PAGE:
It is estimated that more than a half-million women die each year due to maternal mortality. Of these deaths 99% occur in developing nations. Sources of maternal mortality include both direct – deaths due to obstetric complications (pregnancy, labor, or puerperium), interventions, omissions, or incorrect treatment – and indirect obstetric deaths – deaths resulting from previous disease or disease developed during pregnancy that was aggravated by the pregnancy.
Women living in developed regions of the world have a 1 in 2800 lifetime risk of maternal death. In contrast, women in the developing world have a 1 in 61 lifetime risk of maternal death (Haub, 2005) Maternal deaths vary by cause globally. Hemorrhage was the leading cause of maternal death in Africa and Asia, whereas hypertensive disorders represent the highest cause of death in Latin America and the Caribbean. Maternal mortality is highest in developing regions. The lifetime risk of maternal death is:
- 1 in 20 in Africa (1 in 16 in sub-Saharan region)
- 1 in 83 in Oceania (Pacific Islands)
- 1 in 93 in Asia
- 1 in 160 in Latin America and the Caribbean.
Individual countries with the highest maternal mortality ratios (maternal deaths per 100 000 live births) are:
- Sierra Leone
Higher rates of maternal mortality are associated with urbanization, poverty, and young maternal age. These factors also affect the distribution of maternal mortality in developed nations. For example, in the United States black women have maternal mortality rates three to four times that of white women.
Multiple studies have found that the majority of maternal deaths in developing nations are avoidable; that is, those deaths could have been prevented if feasible actions had been taken. Improvements in the quality of healthcare providers, availability of health-care facilities and resources, and access to health care could substantially reduce avoidable maternal mortality. A study of Palestinian women in the West Bank found that access to lifesaving care was often delayed due to mobility and security concerns (Al-Adili et al., 2006).
Avoidable deaths are not only a problem in developing nations. A study conducted in the United States found that 40% of maternal deaths in one state were avoidable (Berg et al., 2005). The causes of avoidable deaths were the same as those observed in developing nations – substandard medical care or facilities, inaccessibility of health care, and iatrogenic illness (e.g., infections or complications).
Worldwide efforts to decrease the rates of maternal mortality have been underway with little overall improvement, although interventions to reduce maternal mortality can be successful under certain conditions. A multipronged initiative implemented in Egypt that focused on provider training and education, community awareness, and improved health facilities halved the maternal mortality rate between 1992 and 2000 (Campbell et al., 2005).
The Role Of Infectious Disease in Women’s Health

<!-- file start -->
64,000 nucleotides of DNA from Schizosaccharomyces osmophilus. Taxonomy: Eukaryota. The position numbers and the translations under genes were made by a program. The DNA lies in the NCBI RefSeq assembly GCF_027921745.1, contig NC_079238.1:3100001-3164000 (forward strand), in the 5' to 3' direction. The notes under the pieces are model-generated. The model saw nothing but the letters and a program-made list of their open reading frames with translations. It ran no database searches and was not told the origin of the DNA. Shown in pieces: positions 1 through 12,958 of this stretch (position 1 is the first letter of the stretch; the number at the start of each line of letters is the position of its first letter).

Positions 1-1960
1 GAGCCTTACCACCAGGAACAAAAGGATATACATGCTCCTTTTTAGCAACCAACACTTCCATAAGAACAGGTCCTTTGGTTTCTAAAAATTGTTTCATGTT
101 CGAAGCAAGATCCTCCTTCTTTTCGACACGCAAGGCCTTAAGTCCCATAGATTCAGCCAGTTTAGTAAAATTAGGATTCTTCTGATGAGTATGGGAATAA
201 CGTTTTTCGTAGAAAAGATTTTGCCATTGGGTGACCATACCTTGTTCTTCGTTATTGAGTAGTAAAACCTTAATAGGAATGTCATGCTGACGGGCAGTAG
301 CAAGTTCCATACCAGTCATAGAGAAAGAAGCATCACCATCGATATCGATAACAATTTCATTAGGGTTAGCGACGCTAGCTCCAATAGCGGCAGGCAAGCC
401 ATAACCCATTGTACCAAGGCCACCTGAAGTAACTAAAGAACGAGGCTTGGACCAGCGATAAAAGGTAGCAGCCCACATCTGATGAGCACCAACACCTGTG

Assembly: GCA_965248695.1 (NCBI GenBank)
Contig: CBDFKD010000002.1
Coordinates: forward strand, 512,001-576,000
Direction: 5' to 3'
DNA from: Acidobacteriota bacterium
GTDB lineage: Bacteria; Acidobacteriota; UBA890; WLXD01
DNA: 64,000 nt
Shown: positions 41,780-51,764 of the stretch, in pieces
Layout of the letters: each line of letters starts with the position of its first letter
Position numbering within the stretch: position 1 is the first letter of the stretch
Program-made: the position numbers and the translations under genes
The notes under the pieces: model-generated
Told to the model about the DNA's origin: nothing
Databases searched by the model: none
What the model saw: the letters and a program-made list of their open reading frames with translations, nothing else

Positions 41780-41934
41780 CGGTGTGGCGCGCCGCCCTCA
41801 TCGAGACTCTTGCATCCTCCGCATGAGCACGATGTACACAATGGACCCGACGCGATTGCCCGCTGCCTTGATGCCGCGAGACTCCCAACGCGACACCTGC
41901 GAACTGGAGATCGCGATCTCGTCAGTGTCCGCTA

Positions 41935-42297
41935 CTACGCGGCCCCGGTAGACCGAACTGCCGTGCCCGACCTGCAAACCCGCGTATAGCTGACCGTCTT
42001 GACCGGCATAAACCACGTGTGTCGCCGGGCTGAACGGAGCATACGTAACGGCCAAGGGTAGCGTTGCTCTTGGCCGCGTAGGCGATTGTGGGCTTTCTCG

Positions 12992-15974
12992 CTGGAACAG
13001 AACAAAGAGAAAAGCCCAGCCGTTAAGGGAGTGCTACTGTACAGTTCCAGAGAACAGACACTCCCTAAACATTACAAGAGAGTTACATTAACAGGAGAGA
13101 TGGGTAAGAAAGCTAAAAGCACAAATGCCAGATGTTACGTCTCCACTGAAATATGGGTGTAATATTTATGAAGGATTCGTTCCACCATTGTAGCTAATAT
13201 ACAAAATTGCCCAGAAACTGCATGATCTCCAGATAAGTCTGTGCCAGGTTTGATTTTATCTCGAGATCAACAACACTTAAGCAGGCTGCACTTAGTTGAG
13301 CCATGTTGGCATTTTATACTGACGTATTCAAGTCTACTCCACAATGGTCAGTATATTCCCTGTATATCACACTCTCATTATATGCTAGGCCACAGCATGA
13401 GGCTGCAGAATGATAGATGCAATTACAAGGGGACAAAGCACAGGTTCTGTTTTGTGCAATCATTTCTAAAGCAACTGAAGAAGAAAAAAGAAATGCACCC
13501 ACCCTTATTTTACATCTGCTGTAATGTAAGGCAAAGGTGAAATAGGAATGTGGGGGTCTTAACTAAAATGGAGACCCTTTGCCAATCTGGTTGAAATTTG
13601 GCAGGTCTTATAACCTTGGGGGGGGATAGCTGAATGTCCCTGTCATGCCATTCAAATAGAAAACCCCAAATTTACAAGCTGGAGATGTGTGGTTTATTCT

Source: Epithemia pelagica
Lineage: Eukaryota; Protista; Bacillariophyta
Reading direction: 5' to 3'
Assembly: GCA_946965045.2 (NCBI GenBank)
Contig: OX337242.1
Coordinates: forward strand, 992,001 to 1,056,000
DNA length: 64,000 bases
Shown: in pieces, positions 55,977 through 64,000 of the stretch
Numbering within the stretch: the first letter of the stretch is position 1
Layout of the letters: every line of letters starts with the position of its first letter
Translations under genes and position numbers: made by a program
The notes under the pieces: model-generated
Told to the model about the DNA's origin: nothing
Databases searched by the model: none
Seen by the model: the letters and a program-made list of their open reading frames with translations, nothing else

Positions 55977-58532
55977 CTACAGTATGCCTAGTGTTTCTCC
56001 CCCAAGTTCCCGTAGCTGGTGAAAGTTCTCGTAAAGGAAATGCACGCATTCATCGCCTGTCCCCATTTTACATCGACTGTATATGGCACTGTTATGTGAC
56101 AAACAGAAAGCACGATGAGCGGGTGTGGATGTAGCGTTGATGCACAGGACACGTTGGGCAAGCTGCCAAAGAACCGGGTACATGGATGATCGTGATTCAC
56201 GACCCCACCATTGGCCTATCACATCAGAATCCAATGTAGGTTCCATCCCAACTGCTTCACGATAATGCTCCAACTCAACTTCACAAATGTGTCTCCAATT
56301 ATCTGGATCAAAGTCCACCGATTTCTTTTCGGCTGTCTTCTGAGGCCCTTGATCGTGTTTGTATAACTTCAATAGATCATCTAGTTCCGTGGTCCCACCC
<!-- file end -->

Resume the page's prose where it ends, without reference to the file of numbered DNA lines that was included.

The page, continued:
Infectious disease is the second leading cause of death among women, killing almost 2.5 million women each year (see Figure 1). One of every five deaths among women is due to an infectious disease. Infectious diseases are often associated with poverty. Such factors as poor living conditions, inadequate health care, and lack of sexual autonomy put women at increased risk of infection.
Approximately one-third of the world’s population is infected with tuberculosis (TB). TB was responsible for2% of deaths among women and for 18% of deaths in women due to infectious disease in 2002. Annually, there are 2.7 million new infections in women and 550 000 deaths. Many studies have shown that twice as many men as women die from TB each year. However, a prevalence study conducted in Vietnam found that men and women were similarly affected by tuberculosis (Thorson et al., 2004). This finding raises the question whether women have a similar prevalence of TB as men, but those cases are undetected or undiagnosed. The debate is ongoing over when this discrepancy is related to biological or social factors. The Vietnamese study found that case detection for both sexes was poor, but was worse among women (39% for men vs. 12% for women; Thorson et al., 2004). Poor case detection for women may occur because fewer women present for treatment, fewer receive testing, and fewer test positive. A common test for TB, sputum microscopy, appears to be less sensitive in women. Similarly, among those diagnosed with TB, there is a longer delay in the appearance of symptoms in women compared to men (Long et al., 1999); this difference is believed to be due in part to differing symptom presentations. Women less often report certain key symptoms, such as cough or sputum expectoration, which are associated with faster diagnosis. Whether reporting is influenced by the presence of less severe symptoms or an individual reluctance to report symptoms for fear of the potential stigma is not known but, regardless, will affect women’s access to treatment and TB-related morbidity.